OBJECTIVES: We aimed to assess patient-related determinants potentially influencing antibiotic use.
METHODS: Studies published in MEDLINE until 30 September 2015 were searched. We included: qualitative studies describing patients' self-reported determinants of antibiotic use; and quantitative studies on either self-reported or objectively assessed determinants associated with antibiotic use. Whenever possible, reported determinants were categorized as 'barriers' or 'facilitators' of responsible antibiotic use.
RESULTS: A total of 87 studies from 33 countries were included. Seventy-five (86.2%) were quantitative and described self-reported (45/75, 60.0%), objectively assessed (20/75, 26.7%) or self-reported and objectively assessed (10/75, 13.3%) patient-related determinants. Twelve (12/87, 13.8%) were qualitative studies or had a qualitative and quantitative component. Eighty-six of the studies (98.8%) concerned the outpatient setting. We identified seven broad categories of determinants having an impact on different aspects of antibiotic use (in descending order of frequency): demographic and socio-economic characteristics, patient-doctor interactions (e.g. counselling), treatment characteristics (e.g. administration frequency), attitudes (e.g. expecting antibiotics), access to treatment (e.g. patients' direct costs), characteristics of the condition for which the antibiotic was prescribed (e.g. duration of symptoms), knowledge (e.g. regarding indications for treatment). Most determinants were classified as 'barriers' to responsible antibiotic use.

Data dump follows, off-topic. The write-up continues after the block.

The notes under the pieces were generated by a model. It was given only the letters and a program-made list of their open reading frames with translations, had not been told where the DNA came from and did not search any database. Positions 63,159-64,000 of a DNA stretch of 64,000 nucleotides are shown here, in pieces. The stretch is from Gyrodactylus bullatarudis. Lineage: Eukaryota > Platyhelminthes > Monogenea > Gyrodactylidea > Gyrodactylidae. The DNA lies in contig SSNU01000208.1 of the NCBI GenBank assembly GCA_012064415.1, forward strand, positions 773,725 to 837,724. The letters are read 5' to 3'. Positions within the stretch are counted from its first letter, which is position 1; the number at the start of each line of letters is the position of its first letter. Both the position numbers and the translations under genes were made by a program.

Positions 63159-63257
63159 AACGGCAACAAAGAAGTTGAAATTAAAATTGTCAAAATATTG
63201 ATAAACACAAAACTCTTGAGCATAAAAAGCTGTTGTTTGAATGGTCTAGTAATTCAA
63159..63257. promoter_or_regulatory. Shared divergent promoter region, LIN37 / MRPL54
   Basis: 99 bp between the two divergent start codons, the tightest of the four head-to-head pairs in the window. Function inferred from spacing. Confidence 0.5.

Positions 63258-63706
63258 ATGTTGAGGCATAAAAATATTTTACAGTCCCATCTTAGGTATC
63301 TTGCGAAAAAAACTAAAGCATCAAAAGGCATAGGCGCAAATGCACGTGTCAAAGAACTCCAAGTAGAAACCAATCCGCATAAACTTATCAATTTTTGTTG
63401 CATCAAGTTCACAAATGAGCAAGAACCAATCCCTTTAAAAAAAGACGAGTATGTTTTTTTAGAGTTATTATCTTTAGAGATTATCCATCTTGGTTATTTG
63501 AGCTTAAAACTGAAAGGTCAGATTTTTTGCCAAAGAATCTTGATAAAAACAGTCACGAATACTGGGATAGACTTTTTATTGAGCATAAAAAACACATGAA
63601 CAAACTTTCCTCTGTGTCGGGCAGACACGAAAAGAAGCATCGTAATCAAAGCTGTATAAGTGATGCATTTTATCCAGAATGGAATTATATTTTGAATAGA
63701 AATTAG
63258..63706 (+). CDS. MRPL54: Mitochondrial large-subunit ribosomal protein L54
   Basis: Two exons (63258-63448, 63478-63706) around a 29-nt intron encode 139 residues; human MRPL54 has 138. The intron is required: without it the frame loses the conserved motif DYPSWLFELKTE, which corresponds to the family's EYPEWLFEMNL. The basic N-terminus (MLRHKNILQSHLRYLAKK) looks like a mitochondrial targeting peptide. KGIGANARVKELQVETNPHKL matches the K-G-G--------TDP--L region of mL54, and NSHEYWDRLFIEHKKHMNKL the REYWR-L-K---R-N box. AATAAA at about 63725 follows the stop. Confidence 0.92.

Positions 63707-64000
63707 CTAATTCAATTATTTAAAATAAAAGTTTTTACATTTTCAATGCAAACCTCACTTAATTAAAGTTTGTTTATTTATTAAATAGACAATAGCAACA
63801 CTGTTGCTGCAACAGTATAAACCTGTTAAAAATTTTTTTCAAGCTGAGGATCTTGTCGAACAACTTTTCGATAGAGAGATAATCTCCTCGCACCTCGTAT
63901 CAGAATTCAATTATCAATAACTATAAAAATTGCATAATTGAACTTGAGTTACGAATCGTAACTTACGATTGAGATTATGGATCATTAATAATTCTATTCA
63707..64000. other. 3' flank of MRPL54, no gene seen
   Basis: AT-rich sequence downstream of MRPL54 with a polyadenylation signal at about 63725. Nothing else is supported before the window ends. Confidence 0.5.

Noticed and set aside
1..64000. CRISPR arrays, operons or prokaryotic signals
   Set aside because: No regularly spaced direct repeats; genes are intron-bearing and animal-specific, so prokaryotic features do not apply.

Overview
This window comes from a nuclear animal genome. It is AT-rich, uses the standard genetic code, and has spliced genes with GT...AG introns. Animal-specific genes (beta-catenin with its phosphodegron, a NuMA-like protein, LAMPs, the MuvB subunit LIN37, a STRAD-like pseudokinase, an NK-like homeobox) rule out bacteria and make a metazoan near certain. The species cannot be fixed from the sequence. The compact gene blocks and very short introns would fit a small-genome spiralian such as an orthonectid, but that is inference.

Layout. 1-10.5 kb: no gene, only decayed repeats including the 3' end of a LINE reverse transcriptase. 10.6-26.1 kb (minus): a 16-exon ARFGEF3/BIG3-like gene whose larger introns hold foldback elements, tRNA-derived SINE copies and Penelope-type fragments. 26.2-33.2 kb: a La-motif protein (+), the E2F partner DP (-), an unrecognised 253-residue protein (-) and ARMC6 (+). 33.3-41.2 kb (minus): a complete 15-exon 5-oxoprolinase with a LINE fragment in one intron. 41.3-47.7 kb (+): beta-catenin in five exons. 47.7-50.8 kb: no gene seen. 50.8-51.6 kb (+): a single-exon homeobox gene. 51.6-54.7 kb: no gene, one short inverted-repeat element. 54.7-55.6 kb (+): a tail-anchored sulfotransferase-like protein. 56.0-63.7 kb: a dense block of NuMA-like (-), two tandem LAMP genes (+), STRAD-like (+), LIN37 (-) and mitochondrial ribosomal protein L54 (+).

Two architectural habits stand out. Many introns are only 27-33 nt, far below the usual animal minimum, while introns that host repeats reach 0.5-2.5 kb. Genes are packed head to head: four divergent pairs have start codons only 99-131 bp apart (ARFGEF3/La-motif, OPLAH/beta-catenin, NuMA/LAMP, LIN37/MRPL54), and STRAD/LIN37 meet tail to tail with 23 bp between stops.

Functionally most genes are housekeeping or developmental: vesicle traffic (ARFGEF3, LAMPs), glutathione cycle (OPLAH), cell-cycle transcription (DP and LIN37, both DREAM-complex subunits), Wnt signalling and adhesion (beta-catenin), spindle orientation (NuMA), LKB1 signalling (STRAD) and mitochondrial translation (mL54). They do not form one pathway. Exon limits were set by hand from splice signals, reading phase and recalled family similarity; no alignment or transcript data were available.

CONCLUSION: A large variety of patient-related determinants impact antibiotic use. The most easily 'modifiable' determinants concern patient-doctor interactions, treatment characteristics and knowledge. Data from the inpatient setting and low- and middle-income countries were underrepresented. Further studies should develop and test interventions that take these determinants into account with the ultimate aim of improving responsible use of antibiotics.